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[Texmacs-dev] Re: Entering macros

From: Henri Lesourd
Subject: [Texmacs-dev] Re: Entering macros
Date: Mon, 28 May 2007 13:05:09 +0200
User-agent: Mozilla/5.0 (X11; U; Linux i686; en-US; rv:1.4) Gecko/20030821

Ralf Hemmecke wrote:


first a statement. I am on the free software side

The practical problem is not being on one "side" or another : it
is to find a way to *do* something. Perhaps its not perfect, but
the fact remains that in most Free Software projects, the one who
sees a problem is the one who fixes it. If some problem has not
been fixed before, it is because the other people who saw it before
did not considered it sufficiently important.

Then of course, in this context, the developers listen to the
users. But users say lots of contradictory things, and in any
case, one must prioritize tasks. In this respect, markup editing
in TeXmacs is quite good, although not very comfortable. If
you compare this feature to other features that are either buggy,
not finished, etc., you will conclude that the priority of improving
the markup editor is lower, although it would remain interesting
to do it.

Of course, if somebody says : "its important for me, *AND* I
want to do it", THEN we can do something more interesting. But
otherwise, I don't see...

and I wrote my last mail not because I wanted to say how bad TeXmacs is, but in the hope that telling my frustrations and their sources to the developers will be some help to improve TeXmacs. I don't think TeXmacs is utterly bad, it just is too hard to learn just from the tutorials.

If you just say that you are frustrated, it doesn't help very much :-(.

Just another suggestion. What about producing a movie for beginners?

It has been discussed last year on the mailing list. But nobody decided to
do it in a consistent way.

My fault : Shift-Tab is specific to the configuration for which I wrote
the tutorial. But if you add :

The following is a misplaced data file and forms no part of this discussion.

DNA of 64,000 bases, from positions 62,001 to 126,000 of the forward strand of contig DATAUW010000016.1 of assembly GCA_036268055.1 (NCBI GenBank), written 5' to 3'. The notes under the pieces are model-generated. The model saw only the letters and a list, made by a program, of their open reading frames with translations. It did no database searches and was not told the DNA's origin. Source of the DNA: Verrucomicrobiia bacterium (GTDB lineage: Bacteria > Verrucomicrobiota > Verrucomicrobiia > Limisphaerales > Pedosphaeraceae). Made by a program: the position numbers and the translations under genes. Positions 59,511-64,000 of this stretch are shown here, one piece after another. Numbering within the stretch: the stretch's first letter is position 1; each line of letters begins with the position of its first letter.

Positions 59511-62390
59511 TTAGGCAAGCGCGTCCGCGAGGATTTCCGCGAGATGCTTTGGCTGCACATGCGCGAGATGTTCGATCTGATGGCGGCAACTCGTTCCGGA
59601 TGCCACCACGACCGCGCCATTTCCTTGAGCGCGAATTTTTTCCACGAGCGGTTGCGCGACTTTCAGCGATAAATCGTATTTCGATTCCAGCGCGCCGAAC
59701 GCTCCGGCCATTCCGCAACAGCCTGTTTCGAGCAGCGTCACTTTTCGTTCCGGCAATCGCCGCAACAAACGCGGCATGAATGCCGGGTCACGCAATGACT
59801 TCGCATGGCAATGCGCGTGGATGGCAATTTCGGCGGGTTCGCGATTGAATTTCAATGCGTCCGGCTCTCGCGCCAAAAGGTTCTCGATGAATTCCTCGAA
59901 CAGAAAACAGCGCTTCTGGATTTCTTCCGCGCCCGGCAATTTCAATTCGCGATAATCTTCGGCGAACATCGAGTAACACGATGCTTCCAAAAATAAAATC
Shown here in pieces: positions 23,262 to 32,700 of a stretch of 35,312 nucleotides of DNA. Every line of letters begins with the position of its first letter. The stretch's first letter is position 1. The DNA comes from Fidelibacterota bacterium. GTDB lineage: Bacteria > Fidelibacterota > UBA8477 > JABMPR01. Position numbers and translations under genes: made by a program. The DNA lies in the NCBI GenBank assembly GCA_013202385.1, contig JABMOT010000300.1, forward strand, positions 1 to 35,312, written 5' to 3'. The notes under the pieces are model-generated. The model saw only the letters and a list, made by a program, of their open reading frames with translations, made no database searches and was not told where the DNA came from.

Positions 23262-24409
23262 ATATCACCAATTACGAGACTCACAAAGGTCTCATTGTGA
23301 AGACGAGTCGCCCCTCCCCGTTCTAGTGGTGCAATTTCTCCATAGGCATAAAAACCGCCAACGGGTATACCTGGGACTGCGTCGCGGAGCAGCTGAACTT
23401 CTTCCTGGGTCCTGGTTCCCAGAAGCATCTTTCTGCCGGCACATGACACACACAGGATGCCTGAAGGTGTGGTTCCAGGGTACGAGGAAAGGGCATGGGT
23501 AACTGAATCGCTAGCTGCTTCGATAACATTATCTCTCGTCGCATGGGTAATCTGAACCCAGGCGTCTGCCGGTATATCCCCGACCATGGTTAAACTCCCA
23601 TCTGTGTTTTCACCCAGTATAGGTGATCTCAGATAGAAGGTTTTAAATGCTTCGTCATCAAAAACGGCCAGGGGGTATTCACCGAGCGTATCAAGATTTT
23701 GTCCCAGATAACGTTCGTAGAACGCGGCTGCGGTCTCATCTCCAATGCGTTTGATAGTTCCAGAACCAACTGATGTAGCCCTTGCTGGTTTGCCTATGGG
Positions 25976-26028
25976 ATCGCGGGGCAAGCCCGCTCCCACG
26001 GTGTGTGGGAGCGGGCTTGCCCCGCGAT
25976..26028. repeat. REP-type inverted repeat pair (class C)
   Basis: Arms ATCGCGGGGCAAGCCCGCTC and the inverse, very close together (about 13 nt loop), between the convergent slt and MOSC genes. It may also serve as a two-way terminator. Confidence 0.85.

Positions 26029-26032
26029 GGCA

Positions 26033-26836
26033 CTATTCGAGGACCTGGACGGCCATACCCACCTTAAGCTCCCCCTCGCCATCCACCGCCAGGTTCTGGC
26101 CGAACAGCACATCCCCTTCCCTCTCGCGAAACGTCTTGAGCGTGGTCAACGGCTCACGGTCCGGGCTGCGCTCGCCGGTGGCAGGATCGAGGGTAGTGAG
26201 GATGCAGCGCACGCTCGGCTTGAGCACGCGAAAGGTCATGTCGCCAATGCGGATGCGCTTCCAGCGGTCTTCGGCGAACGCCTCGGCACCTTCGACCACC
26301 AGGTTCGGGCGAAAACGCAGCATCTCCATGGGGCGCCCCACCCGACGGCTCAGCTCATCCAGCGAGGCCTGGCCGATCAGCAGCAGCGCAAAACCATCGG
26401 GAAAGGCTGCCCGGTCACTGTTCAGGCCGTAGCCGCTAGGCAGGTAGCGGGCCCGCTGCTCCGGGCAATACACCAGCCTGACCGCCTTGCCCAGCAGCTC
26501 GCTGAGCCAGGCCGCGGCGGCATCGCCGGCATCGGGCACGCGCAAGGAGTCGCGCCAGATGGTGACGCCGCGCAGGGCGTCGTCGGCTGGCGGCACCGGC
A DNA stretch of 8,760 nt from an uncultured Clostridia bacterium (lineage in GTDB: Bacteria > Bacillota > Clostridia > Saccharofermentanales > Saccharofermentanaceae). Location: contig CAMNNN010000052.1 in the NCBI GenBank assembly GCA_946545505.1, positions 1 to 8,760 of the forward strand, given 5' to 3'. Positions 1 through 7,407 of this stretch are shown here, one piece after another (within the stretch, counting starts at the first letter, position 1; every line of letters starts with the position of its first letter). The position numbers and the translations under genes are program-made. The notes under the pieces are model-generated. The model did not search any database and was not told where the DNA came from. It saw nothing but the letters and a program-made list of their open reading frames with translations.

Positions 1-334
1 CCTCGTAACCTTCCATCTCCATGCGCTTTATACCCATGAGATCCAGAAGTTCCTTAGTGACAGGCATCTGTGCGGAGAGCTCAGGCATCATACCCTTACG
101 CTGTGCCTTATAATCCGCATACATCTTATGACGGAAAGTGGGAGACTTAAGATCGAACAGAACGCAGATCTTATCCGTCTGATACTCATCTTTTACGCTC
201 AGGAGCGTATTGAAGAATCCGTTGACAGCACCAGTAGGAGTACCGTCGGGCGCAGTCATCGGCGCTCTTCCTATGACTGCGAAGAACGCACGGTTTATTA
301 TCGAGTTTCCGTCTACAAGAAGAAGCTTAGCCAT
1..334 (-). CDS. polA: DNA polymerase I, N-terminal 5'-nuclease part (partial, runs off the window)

("S-tab" (toggle-preamble)))

Of course, as a beginner, I don't know where I should add this. I would guess that entering these two lines into a .tm document will not do.

Sorry, I forgot to tell that you should put this in your my-init-texmacs.scm (this file is located in the ~/.TeXmacs/progs/ ; if there is no my-init-texmacs.scm, create

Still, if I see the menu, I would have suspected to find that switch under "View". And, by the way, I find that having a menu item "View" and a submenu item Document|View a bit confusing. Unfortunately, I cannot suggest something better since I don't know TeXmacs so well.

Yes, these menus are not perfect, although they improved a lot some years
ago after a user survey of their design.

Another little detail. When I click (and release the mouse button again) on the menubar a pulldown menu opens. If I then click on another word in the menubar, the first pulldown menu closes, but the one that I just clicked upon, does not open. I need two clicks. Cannot that be changed, or is this deliberate design?

This should change, but it will take time, till we finish to completely revamp
the widget support in TeXmacs.

The possibility to redefine things is not the point. Only experts do this.

In practice, this is false : there are different levels of expertise, and different domains. As soon as the people which know how to do it start doing something, then they can listen to what completely non-experts say, and thus help everybody.